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BSP ready to use policy toolkit to arrest potential overheating

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By Melissa Luz T. Lopez,
Senior Reporter

THE Bangko Sentral ng Pilipinas (BSP) stands ready to deploy an array of tools to dodge potential overheating in the Philippine economy, its chief said, noting that rapid credit growth should not ring alarm bells just yet.

BSP Governor Nestor A. Espenilla, Jr. quelled fresh concerns over the double-digit bank lending growth which persisted in October, saying that this should not be expressly viewed as a source of caution.

“[O]verheating happens when the present demands on the economy significantly exceeds its present capacity to provide. Easy to say but always hard to discern since our economy is complex, with many moving parts,” the BSP chief said in a text message to reporters, noting that one cannot diagnose an overheat using the pace of loan growth alone.

Bank credit grew by 19.9% in October as consumer lending surged by 23.4% and as production loans rose by 18.7%, latest central bank data showed. The pace, however, slowed from a 21.1% increase the previous month.

Mr. Espenilla noted that the economy is “constantly improving” through good investments which enter the country, against risks drawn from external shocks.

“We have to strategically examine a whole lot of information to tell us how the overall economy is doing and, no less important, how should we respond if at all,” he added.

The central bank regularly keeps close monitoring of economic developments via their cyclical review of monetary policy settings every six weeks, Mr. Espenilla said.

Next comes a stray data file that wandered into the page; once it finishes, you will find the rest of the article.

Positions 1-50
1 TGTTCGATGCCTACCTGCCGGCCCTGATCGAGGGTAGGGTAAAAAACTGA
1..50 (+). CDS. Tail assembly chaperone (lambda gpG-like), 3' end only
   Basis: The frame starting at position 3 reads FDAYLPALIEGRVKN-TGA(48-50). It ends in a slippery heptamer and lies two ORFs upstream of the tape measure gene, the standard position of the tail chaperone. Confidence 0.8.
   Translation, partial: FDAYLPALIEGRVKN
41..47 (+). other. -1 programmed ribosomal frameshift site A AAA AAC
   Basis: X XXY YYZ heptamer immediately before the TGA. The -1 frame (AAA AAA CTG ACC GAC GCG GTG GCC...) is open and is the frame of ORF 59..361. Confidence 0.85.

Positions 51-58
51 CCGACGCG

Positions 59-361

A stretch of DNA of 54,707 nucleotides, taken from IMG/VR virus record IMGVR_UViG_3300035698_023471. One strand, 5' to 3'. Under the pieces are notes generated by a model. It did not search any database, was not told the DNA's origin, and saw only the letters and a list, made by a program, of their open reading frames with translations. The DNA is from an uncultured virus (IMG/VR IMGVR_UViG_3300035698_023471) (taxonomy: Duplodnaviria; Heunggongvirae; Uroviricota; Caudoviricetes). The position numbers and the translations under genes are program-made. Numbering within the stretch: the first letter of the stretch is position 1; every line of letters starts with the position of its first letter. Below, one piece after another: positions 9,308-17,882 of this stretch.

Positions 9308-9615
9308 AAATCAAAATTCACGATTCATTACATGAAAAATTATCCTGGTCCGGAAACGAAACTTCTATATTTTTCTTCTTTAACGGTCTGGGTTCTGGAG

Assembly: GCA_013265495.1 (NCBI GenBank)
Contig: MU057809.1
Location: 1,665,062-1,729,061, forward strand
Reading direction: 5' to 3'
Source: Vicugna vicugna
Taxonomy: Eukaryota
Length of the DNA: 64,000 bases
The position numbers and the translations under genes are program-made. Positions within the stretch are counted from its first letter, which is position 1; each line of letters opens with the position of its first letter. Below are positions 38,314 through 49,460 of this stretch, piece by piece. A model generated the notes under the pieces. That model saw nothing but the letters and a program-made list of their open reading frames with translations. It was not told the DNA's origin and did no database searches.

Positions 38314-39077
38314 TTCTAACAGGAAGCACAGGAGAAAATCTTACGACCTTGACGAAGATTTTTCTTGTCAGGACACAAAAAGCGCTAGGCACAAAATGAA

The BSP has kept its monetary policy stance unchanged during their Nov. 9 review, citing manageable inflation and upbeat domestic economic activity. Policy makers will again meet on Dec. 14 for their eighth and final review of policy settings for the year.

Beyond monetary policy, the central bank chief other tools are available for targeted response to emerging threats.

“The policy toolkit of BSP is not just monetary policy. Don’t forget its considerable supervisory powers over the banking and financial system to prevent imprudent and reckless behaviors in individual entities and sectors that lead to unsustainable risk build ups — that grinds on relentlessly,” the central bank said.

The BSP chief likened the economy to a race car: “We are working hard to run our economy competitively so it finishes a winner. We are talking careful preparation, regular tune-ups and upgrades, skillful driving, and constant monitoring.”

“The engine is expected to get hot along the way — that’s what running engines do,” Mr. Espenilla said. “But there’s a huge difference between a hot engine and an overheated engine. If we don’t like hot engines, we should keep our car parked.”

Mr. Espenilla has tagged uncertainty over the pace of monetary policy tightening in the United States and other advanced economies, exchange rate movements and disruptive financial technology as among the biggest risks to the Philippine economy.

Still, he maintained that the central bank stands well-equipped to guide the economy in weathering such headwinds.

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